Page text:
According to Bayan Muna party-list:

"VAT is regressive because people are taxed not based on their ability to pay, but based on a fixed rate. Rich and poor pay the same VAT for a particular product, but the rich actually pay less relative to his or her income. With minimum wage nailed to the floor and with inflation at a six-year high of 7.9%, the VAT hike could not come at a worse time."

Further, Bayan Muna lambasts government for penalizing honest taxpayers by passing to them the burden of shortfalls in VAT collections.

Bayan Muna sees the VAT hike as a long-overdue imposition of the International Monetary Fund so that the country can raise revenues and continue paying odious foreign debt. According to them:

"As early as 1999, the IMF had recommended an increase in VAT rates as outlined in its Memorandum of Economic and Financial Policies. The proposal was revived last year in the aftermath of government's declaration that the nation was facing a fiscal crisis. It is safe to assume that the revenues that will be generated by the VAT hike, like the revenues generated from other new tax measures, will be intended to pay for maturing foreign loans. The new revenue measures are not intended to increase the budget for social service which will benefit the people."

Indeed, government has painted itself into a corner because it allows itself to be limited by conditions and prescriptions imposed by the IMF-World Bank, no matter that these translate into intolerable burdens on the people and bring the economy deeper into the quagmire of debt, destruction of productive capacity and loss of economic sovereignty.

That's something Mrs. Arroyo's solemn vows to stamp out corruption in her term just can't quite cover up.

February 25-26, 2005

February 18, 2005

A people's lawyer and champion

Last Feb. 15, United Nations ad litem judge Romeo T. Capulong, a most outstanding human rights lawyer, one of a rare breed of Filipinos who we can all be proud of, celebrated his 70th birthday. Those who gathered on that auspicious day represented a truly broad spectrum of political forces from left to right; from government officials to leaders of cause-oriented groups and people's organizations; from the well-heeled to the simplest folk.

People who would ordinarily not mix politically, much less socially, got together under one roof simply to honor a Filipino who, according to admirers, epitomizes the "rare combination of brilliance and skill, fearlessness, and an unwavering commitment to serve the poor and downtrodden."

There are many adjectives one can use to describe Judge Capulong, to which there would hardly be a dissenting opinion. He would universally be hailed as abogadong de campanilla, a lawyer's lawyer. He is highly respected by both adversaries and allies in the legal profession as well as in the political arena. He is esteemed and loved by his clients, both paying and, especially, pro bono.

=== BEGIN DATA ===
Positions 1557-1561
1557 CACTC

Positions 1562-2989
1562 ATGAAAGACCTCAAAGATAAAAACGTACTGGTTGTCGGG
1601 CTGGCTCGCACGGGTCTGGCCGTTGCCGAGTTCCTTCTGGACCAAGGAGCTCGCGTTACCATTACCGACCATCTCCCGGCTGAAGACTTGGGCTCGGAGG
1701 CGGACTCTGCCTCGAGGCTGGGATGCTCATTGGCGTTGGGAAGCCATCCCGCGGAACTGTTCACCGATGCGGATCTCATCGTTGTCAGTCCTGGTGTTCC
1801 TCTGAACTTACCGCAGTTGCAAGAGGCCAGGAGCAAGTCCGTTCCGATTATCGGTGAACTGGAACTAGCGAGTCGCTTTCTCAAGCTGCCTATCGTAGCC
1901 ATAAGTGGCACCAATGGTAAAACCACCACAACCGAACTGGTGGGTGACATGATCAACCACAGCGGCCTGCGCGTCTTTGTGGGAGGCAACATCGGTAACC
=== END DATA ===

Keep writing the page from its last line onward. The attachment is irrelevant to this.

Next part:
Judge Capulong is a master of the justice system in this country even if his attitude and approach to practicing under such a reactionary body of laws and judicial processes is nothing short of radical, if not heretical. Still, he has one of the highest batting averages in terms of winning cases, including the seemingly unwinnable ones.

A sampling of the outstanding cases he and the Public Interest Law Center (PILC) have handled includes the human rights victims' class suit against the Marcos dictatorship; the controversial case of Filipina migrant worker, Flor Contemplacion; the double murder of Kilusang Mayo Uno and Bayan leader Rolando Olalia and his driver; countless cases of ordinary folks and alleged leaders of the communist movement arrested and charged with subversion, rebellion as well as criminal cases; the defense of Jose Ma. Sison both here and abroad; challenging the constitutionality of the Visiting Forces Agreement; the Estrada impeachment trial; the defense of landless farmers in Hacienda Looc and Hacienda Luisita; the defense of Gen. Raymundo Jarque, the highest ranking military official to defect to the New People's Army; union struggles in PLDT, Meralco and countless banks; suits of consumers opposing oil and power price hikes, privatization of water services and Napocor; urban poor struggles for decent housing and basic services; the defense of Moros rounded up in Maharlika Village on charges of terrorist bombings; the double murders of Eden Marcellana and Eddie Gumanoy, and of Atty. Juvy Magsino and Leima Fortu, all fearless fighters for human rights in Mindoro Oriental; building up ironclad cases in corruption scandals such as the scandalously overpriced Diosdado Macapagal avenue; and the list goes on.